Topical corticosteroids in dermatology
Since their introduction, topical corticosteroids have become indispensable in the treatment of various dermatoses and various adverse effects often occur as an extension of their activity combined with inappropriate usage.
Evolution of bone mineral density in patients treated with high-dose topical corticosteroids for a bullous pemphigoid
The results suggest larger studies to analyse links between high dose of topical corticosteroids and osteoporosis in patients with BP, and changes in BMD and biological markers according to the dose of clobetasol propionate in Patients with BP.


Inhaled corticosteroids and the risk of diabetes among the elderly.
The results do not indicate an increased risk of diabetes among current users of inhaled corticosteroids, and the possibility of a dose-response relationship in users of beclomethasone is investigated.
Quantification of the risk of corticosteroid-induced diabetes mellitus among the elderly
The estimated number needed to harm for continuous use of oral corticosteroids relative to PPIs over 1, 2, and 3 years of use were 41, 23, and 16, respectively.
Topical corticosteroids in atopic dermatitis
  • D. Atherton
  • Medicine, Biology
    BMJ : British Medical Journal
  • 2003
The recent development of the topical immuno-modulators, tacrolimus and pimecrolimus, has provided alternatives to topical corticosteroids, but these remain expensive and are not effective in every case.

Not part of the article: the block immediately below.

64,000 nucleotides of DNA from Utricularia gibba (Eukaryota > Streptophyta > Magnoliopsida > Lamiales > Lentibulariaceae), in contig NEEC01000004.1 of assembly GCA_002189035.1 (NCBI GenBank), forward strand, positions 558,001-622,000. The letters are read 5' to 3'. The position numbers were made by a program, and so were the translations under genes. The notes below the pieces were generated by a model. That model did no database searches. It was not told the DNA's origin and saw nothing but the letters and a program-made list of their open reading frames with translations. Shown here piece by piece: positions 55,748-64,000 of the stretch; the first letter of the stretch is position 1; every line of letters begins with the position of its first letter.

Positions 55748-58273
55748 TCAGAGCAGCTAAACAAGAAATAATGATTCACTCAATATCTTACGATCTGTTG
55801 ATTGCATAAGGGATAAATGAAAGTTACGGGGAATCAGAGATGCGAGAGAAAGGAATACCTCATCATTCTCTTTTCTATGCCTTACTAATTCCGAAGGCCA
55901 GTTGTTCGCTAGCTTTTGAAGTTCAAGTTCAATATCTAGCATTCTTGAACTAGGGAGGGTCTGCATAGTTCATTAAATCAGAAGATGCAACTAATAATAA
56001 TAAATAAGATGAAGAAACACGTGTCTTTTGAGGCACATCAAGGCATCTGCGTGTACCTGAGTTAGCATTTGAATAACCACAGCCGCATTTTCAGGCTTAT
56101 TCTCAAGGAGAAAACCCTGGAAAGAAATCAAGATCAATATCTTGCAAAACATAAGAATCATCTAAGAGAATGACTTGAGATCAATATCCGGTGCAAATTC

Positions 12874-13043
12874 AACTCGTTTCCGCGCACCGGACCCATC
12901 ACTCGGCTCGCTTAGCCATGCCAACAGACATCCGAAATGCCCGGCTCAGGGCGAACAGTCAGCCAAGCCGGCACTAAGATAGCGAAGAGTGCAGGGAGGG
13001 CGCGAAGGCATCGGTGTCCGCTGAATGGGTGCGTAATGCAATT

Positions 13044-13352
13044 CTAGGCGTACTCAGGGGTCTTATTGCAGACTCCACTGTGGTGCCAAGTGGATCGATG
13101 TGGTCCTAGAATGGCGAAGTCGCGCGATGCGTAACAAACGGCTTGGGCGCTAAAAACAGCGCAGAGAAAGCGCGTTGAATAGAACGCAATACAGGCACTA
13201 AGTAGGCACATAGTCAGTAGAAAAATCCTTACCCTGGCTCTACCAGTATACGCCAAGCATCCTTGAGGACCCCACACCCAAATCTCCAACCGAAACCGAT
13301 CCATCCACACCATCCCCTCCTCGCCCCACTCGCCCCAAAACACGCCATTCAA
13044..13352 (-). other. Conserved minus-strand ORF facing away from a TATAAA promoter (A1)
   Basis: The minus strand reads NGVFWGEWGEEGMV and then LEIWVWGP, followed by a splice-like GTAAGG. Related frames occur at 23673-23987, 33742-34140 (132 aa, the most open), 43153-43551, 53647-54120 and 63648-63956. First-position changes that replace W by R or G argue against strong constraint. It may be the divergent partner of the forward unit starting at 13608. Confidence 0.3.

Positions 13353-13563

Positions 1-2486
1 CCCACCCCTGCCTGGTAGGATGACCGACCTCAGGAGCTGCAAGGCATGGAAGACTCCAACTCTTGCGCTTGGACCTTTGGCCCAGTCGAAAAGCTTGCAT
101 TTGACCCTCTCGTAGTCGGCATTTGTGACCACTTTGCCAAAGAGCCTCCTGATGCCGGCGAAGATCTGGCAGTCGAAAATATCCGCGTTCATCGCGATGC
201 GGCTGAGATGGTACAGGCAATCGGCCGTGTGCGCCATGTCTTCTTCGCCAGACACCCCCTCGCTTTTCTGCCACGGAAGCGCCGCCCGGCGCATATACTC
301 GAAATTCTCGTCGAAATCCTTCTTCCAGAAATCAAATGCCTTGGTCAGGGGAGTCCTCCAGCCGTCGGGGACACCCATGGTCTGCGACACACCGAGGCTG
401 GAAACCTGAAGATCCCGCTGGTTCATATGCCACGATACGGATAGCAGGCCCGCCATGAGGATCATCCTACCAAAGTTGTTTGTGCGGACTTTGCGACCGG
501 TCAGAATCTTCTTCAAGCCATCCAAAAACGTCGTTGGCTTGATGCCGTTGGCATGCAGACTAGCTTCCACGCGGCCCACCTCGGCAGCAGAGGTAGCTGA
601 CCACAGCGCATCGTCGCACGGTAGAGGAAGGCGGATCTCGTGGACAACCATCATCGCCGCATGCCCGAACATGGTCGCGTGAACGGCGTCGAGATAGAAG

Topical Corticosteroid-Induced Adrenocortical Insufficiency
Since nonreversible clinical secondary adrenocortical-insufficiency disease has not been clearly documented with even class I topical corticosteroids, native adrenal supplementation in periods of stress appears unnecessary; rare exceptions cannot be excluded.
Adrenal insufficiency and diabetes mellitus secondary to the use of topical corticosteroids for cosmetic purpose.
It is suggested that chronic use of high dose topical corticosteroid containing creams should be ruled out in patients presenting with Hypothalamo-Pituitary-Adrenal hypofunction.
Systemic effects of local treatment with high doses of potent corticosteroids in psoriatics.
The study emphasizes the risk of serious systemic effects of the absorbed corticosteroids, if high doses are used for long periods, if long periods of Corticosteroid therapy are used.
A systematic review of adverse effects associated with topical treatments for psoriasis.
Comparing the rates of adverse events associated with different topical psoriasis treatments from 1996 to March, 2002 found corticosteriods caused fewer adverse reactions compared to vitamin D analogues and tazarotene, but combination studies adverse event rates were higher than in monotherapy studies.
[The practice guideline 'atopic dermatitis'].
Since clear evidence is lacking that avoidance of exposure to inhalation or food allergens will have a favourable effect on the course of atopic dermatitis, allergological screening should be
Topical corticosteroid phobia in patients with atopic eczema
The need for provision of better information and education to patients and possibly general practitioners regarding the safety, potency and appropriate use of topical corticosteroids is highlighted.